August 2009
Volume 9, Issue 8
Free
Vision Sciences Society Annual Meeting Abstract  |   August 2009
Speed of vision depends on temporal expectancy
Author Affiliations
  • Signe Vangkilde
    Center for Visual Cognition, Department of Psychology, University of Copenhagen, Denmark
  • Claus Bundesen
    Center for Visual Cognition, Department of Psychology, University of Copenhagen, Denmark
Journal of Vision August 2009, Vol.9, 254. doi:10.1167/9.8.254
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      Signe Vangkilde, Claus Bundesen; Speed of vision depends on temporal expectancy. Journal of Vision 2009;9(8):254. doi: 10.1167/9.8.254.

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Abstract

Temporal expectations play an important role in optimizing future perception and behavior, but the nature of the attentional processes affected by our expectations is still widely debated. To investigate effects of expectations on the speed of visual processing, we employed a cued single-letter recognition task with stimuli of varied durations terminated by pattern masks. To obtain an estimate of processing speed unconfounded by motor components, we used accuracy-based measures rather than reaction times.

Eight healthy young subjects completed a total of 4,000 trials each. A symbolic cue at the beginning of each trial induced an expectation about the time when the stimulus letter would appear. Waiting times were not fixed but distributed exponentially. The cue indicated which of two distributions with different hazard rates the waiting time would be drawn from. The hazard rate could be either high (1.33 s−1) or low (0.22 s−1) corresponding to mean waiting times of 750 ms and 4,500 ms, respectively.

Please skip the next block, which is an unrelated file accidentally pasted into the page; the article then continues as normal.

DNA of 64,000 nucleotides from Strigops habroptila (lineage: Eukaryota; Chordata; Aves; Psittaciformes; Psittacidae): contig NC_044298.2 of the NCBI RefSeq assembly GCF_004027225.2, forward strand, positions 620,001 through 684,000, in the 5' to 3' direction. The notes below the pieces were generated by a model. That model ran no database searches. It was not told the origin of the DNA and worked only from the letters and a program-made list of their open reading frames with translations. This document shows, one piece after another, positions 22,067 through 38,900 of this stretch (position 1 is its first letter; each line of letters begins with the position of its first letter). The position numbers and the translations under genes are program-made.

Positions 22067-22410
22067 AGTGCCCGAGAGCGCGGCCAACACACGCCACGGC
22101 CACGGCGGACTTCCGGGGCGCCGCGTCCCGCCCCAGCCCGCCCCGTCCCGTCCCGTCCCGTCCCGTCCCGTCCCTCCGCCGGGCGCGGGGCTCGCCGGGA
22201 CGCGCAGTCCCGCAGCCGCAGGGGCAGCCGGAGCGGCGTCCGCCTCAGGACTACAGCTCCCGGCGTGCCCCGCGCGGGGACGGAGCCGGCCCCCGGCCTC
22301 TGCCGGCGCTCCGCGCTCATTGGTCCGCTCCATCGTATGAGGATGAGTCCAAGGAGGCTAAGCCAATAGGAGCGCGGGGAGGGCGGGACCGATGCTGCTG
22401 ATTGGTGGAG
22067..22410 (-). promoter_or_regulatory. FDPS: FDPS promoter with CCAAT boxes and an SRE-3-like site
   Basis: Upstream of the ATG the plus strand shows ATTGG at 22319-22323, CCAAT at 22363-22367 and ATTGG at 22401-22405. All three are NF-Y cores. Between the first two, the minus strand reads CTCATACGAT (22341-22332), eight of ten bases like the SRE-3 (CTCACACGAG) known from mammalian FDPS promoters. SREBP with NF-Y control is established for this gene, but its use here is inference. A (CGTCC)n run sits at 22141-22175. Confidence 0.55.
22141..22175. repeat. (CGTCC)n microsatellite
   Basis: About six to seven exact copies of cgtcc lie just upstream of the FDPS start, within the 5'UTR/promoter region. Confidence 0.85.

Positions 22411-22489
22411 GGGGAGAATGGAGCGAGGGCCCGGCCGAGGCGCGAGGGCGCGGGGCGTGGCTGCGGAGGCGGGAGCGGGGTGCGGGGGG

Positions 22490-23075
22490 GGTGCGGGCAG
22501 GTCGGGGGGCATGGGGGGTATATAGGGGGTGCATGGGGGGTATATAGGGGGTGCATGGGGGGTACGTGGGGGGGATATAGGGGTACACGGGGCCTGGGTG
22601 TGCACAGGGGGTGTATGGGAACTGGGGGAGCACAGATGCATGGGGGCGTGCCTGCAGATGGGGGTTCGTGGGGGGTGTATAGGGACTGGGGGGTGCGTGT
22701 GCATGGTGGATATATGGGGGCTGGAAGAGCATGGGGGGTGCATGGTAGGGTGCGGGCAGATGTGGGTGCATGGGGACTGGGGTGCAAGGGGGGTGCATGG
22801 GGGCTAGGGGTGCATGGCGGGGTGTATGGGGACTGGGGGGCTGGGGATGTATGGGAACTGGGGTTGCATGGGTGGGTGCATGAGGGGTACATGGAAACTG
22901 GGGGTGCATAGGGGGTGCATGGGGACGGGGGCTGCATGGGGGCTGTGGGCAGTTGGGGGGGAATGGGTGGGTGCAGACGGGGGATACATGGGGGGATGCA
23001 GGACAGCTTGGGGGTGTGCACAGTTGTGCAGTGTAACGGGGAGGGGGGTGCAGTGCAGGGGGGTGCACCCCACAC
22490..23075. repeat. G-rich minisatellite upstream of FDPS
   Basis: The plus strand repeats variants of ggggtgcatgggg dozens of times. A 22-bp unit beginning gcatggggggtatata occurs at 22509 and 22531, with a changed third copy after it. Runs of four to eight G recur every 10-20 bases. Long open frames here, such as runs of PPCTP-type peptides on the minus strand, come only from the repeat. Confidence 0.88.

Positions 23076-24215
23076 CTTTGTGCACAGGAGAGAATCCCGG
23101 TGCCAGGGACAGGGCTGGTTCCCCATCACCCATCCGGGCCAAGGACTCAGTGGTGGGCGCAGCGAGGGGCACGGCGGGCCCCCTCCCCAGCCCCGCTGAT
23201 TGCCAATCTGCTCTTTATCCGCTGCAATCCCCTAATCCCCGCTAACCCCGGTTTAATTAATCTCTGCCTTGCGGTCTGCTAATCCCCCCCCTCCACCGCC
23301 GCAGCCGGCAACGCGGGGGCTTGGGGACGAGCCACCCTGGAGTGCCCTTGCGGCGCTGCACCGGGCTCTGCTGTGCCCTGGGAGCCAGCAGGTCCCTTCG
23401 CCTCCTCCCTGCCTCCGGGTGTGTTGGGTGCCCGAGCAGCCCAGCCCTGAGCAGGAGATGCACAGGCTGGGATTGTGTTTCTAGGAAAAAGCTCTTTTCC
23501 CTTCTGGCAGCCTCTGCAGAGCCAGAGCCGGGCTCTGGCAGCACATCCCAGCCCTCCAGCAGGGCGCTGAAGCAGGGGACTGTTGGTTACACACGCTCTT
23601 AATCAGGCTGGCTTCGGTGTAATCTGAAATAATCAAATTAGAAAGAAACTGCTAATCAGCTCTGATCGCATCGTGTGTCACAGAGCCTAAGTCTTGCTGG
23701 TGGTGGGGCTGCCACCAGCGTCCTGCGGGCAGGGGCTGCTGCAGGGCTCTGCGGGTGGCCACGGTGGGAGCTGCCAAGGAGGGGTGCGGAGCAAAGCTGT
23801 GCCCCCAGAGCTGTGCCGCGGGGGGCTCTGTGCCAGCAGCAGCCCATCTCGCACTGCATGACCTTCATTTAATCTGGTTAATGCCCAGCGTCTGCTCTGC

The probability (p) of correct report was approximately an exponential function of the stimulus duration (t): p = 1 − exp[−v (t − t0)], where t0 measured the threshold of conscious perception, and v measured the processing speed at times t [[gt]] t0. Cue type did not affect the threshold of conscious perception in any of the subjects, but all subjects showed a highly significant reduction (on average 30%) in processing speed on trials with low as compared with high hazard rate. This effect was found even though no general decrease in processing speed over time occurred; thus, the observed pattern was independent of the actual duration of the waiting time, but depended entirely on expectation. This seems to be the first time speed of vision - unconfounded by motor components - has been shown to depend on temporal expectancy.

Vangkilde, S. Bundesen, C. (2009). Speed of vision depends on temporal expectancy [Abstract]. Journal of Vision, 9(8):254, 254a, http://journalofvision.org/9/8/254/, doi:10.1167/9.8.254. [CrossRef]
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